Section of ceiling falls at emperor’s gallery
A huge chunk of a 2,000-year-old gallery in the complex including Emperor Nero’s Golden Palace collapsed Tuesday, art officials said.
Firefighters searched the area but found no victims. Nero’s nearby palace had been closed while repairs were under way.
The palace was built by Nero in the first century. With its frescoed halls and gold-encrusted ceilings, it was meant as a fabled residence for one of Rome’s most depraved emperors.
About 800 square feet of vault ceiling in one of the galleries crumpled beneath a garden frequented by tourists and passers-by.
The main part of the palace was unscathed, but there was damage also to another gallery built after Nero by Emperor Hadrian.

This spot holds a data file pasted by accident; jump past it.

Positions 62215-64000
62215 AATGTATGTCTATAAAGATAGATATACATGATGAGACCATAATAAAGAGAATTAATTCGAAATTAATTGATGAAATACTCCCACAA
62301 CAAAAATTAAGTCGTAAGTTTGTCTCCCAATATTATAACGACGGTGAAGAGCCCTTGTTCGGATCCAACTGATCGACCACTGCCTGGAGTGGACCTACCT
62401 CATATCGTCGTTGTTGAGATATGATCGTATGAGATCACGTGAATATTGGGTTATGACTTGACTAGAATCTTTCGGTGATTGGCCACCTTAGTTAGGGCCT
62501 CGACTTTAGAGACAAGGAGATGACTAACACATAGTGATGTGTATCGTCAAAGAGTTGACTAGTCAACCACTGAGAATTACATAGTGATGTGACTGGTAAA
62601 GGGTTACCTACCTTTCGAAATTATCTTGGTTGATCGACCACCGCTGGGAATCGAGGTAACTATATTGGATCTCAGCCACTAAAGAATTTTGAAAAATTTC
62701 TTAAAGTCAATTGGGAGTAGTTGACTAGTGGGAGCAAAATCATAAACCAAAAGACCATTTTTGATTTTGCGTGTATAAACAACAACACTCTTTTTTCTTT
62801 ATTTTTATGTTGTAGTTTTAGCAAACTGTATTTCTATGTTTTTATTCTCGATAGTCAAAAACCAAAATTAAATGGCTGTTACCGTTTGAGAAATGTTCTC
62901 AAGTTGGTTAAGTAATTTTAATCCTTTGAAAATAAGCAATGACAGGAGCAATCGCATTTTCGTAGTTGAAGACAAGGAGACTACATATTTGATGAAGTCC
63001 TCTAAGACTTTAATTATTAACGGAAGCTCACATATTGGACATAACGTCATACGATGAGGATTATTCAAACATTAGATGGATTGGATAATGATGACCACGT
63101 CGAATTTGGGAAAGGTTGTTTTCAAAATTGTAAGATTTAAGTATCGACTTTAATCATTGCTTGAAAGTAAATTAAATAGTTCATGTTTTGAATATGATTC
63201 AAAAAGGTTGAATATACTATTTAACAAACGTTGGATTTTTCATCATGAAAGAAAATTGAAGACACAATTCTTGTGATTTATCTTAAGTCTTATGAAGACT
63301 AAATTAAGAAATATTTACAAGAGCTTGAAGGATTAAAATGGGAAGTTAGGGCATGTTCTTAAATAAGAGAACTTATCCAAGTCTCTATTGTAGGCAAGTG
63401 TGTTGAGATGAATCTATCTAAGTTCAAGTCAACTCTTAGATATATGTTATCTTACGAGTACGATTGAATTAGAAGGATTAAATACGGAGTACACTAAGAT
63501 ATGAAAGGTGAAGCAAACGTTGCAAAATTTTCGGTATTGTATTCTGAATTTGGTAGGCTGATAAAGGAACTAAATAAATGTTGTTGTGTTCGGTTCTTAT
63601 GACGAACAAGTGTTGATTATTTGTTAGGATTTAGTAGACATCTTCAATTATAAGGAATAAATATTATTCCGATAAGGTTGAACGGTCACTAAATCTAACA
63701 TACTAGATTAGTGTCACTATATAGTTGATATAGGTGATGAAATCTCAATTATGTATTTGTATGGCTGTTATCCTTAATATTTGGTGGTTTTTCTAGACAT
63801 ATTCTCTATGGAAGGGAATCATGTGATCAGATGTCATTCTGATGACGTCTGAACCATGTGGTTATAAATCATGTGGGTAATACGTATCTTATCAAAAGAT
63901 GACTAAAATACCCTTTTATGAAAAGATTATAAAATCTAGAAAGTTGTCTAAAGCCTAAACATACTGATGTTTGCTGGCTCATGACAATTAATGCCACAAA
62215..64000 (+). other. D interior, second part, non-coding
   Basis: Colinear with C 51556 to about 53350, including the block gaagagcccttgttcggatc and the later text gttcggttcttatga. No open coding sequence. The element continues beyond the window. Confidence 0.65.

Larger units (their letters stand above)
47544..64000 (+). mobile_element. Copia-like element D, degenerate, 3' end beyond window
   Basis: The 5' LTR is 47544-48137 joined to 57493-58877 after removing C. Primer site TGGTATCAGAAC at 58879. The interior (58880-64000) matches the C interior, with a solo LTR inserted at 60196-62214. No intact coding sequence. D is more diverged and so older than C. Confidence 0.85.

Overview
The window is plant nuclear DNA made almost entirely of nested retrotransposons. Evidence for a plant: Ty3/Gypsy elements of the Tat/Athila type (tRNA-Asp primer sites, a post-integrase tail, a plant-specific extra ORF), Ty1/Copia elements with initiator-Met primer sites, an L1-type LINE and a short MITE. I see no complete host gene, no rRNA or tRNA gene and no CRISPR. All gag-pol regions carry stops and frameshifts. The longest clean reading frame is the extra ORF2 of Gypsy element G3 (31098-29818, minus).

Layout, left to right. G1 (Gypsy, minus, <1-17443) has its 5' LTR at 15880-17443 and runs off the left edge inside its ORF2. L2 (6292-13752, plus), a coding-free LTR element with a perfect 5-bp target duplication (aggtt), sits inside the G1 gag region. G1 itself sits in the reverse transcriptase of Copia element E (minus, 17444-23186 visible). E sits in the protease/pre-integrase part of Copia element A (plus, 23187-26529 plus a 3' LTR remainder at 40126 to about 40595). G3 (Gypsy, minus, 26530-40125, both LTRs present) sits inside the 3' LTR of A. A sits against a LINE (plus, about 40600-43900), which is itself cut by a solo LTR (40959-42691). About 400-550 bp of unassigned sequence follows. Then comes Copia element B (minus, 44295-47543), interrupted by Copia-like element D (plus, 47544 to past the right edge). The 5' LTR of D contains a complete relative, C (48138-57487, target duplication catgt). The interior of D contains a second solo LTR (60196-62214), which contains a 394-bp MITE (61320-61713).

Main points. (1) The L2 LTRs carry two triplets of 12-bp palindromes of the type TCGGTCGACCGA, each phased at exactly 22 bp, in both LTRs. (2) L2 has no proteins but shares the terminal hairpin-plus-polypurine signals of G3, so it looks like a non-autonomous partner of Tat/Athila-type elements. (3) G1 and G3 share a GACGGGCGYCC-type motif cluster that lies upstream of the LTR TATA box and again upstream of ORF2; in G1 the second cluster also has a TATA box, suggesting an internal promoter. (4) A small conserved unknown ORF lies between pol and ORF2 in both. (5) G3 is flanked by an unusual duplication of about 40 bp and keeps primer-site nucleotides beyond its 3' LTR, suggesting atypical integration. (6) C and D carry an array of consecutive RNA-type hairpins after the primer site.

The incident rekindled doubts over the stability of the site, which was shut down for 18 years until 1999 over structural concerns, which still at times force temporary closures. Water infiltration is another problem.
The palace originally sprawled across nearly 200 acres and occupied parts of four of Rome’s seven ancient hills.
Nero did not enjoy it for very long, as it was completed in A.D. 68, the same year he committed suicide.
For centuries the complex lay under a hill before coming to light 500 years ago when Renaissance scholars began researching the imperial period.
Officials pledged to begin restoring the palace this week, and estimated it would cost $1 million and take one year.
Firefighters on Tuesday surveyed the damage to part of a complex that includes Nero’s Golden Palace in Rome.